LGBTQI Community

In a time when sharp divisions of belief define Christian communities across the world, we are clear at Saint Paul’s that we are a place of welcome and acceptance to gay, lesbian, transgendered and questioning persons.

More about the Episcopal Church

The Episcopal Church owes its foundation to Jesus Christ. It is organically related to the Church of England. Christian missionaries arrived in England in the second century and planted a church there. That early church affiliated with Rome beginning in the sixth century, when Augustine became the first archbishop of Canterbury. When the English church severed its relationship with Rome in the 16th century, Protest and Orthodox ideas were also incorporated in the English church. The Church of England's faith is that of the earliest undivided Christian church, but practices and customs also incorporate ideas from more recent Christian movements.

 

Our tradition is a blending of evangelical and catholic (Eastern and Western) Christianity in which Christians of all traditions may find a home and where each tradition enriches and fulfills the others. The Episcopal Church is part of the worldwide Anglican Communion "a fellowship within the one, holy, catholic and apostolic church, of those duly constituted regional churches in communion with the see of Canterbury" in England. We "uphold and propagate the catholic and apostolic faith and order as set forth in the The Book of Common Prayer...bound together not by a central authority, but by mutual loyalty sustained by the common counsel of the bishops in conference." Those words are from a resolution by the Lambeth Conference of 1930, a gathering of Anglican and Episcopal bishops from throughout the world.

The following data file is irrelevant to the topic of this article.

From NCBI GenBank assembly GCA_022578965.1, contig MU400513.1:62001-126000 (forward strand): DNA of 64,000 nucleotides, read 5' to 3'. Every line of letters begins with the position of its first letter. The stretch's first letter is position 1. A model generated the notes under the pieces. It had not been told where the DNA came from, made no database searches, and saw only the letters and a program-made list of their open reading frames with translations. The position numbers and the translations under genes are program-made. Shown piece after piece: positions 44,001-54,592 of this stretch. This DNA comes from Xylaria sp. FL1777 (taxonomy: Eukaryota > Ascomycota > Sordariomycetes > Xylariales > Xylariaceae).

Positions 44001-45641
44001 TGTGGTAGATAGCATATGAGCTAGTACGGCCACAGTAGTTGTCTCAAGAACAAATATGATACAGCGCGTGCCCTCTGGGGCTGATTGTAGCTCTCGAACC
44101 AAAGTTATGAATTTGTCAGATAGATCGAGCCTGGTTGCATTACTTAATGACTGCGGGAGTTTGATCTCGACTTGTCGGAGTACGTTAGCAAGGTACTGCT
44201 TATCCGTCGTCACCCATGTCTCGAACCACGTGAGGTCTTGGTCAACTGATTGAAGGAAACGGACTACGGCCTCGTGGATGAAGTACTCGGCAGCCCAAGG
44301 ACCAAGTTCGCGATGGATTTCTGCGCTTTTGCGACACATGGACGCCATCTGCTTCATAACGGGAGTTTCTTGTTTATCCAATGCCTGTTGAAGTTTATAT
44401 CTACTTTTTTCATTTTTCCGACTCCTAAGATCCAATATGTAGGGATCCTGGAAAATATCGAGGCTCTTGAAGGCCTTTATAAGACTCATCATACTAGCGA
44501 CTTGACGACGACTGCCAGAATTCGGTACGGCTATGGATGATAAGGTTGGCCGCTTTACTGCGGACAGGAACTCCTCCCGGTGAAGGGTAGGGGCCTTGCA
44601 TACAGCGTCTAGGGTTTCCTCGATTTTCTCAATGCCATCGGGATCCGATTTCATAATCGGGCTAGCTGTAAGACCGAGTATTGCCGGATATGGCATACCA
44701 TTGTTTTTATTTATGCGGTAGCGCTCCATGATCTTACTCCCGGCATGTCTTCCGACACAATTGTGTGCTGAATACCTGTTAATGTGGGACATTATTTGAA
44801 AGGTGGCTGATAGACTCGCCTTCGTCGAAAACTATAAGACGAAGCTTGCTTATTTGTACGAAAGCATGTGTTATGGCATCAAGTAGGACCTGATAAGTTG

Anglicans — also known in the United States and some other places as Episcopalians — are Christians who practice their faith in the context of the 38 autonomous member churches, or provinces, of the Anglican Communion, which spans 164 countries worldwide with 77 million members. One of these provinces is the Episcopal Church in the United States of America, with 2.4 million members in 112 dioceses, or geographic regions. Anglicans and Episcopalians are persons of many ethnic and cultural heritages. Anglicans are known for welcoming diversity of opinion and inquiry.

 

Clergy within the Episcopal Church and the wider Anglican Communion are men and women who are ordained as bishops (after being elected in local dioceses), priests and deacons. Clergy often have spouses while others are single.

 

Many church members, or laity, hold various leadership positions that range from election to local parish vestries (or boards of directors) or as deputies to General Convention, the Episcopal Church's bicameral legislative structure.

 

Anglicans and Episcopalians practice a faith that is liturgically and theologically a bridge between Catholicism and Protestant traditions. Anglicans and Episcopalians value a balance of scripture, reason and tradition as set forth by 16th-century English theologian Richard Hooker.

Bishop Dean Wolfe

Bishop Dean Wolfe

Presiding Bishop of the Episcopal Church, Michael Curry.Presiding Bishop Michael Curry